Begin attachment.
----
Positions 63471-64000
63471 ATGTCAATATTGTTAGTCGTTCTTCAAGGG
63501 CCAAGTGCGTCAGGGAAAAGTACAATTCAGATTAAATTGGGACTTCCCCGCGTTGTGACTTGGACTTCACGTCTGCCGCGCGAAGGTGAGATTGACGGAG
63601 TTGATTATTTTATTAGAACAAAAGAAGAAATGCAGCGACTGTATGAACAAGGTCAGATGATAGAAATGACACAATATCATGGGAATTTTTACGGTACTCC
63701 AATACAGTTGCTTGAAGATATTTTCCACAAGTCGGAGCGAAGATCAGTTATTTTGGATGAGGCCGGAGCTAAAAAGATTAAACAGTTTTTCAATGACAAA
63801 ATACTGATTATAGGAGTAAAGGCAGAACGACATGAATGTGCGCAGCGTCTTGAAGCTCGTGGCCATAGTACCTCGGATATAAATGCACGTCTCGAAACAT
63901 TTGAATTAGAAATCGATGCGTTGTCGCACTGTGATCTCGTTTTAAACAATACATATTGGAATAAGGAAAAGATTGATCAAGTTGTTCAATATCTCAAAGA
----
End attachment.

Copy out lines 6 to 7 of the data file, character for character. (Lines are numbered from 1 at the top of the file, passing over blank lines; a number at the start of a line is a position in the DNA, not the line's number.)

63801 ATACTGATTATAGGAGTAAAGGCAGAACGACATGAATGTGCGCAGCGTCTTGAAGCTCGTGGCCATAGTACCTCGGATATAAATGCACGTCTCGAAACAT
63901 TTGAATTAGAAATCGATGCGTTGTCGCACTGTGATCTCGTTTTAAACAATACATATTGGAATAAGGAAAAGATTGATCAAGTTGTTCAATATCTCAAAGA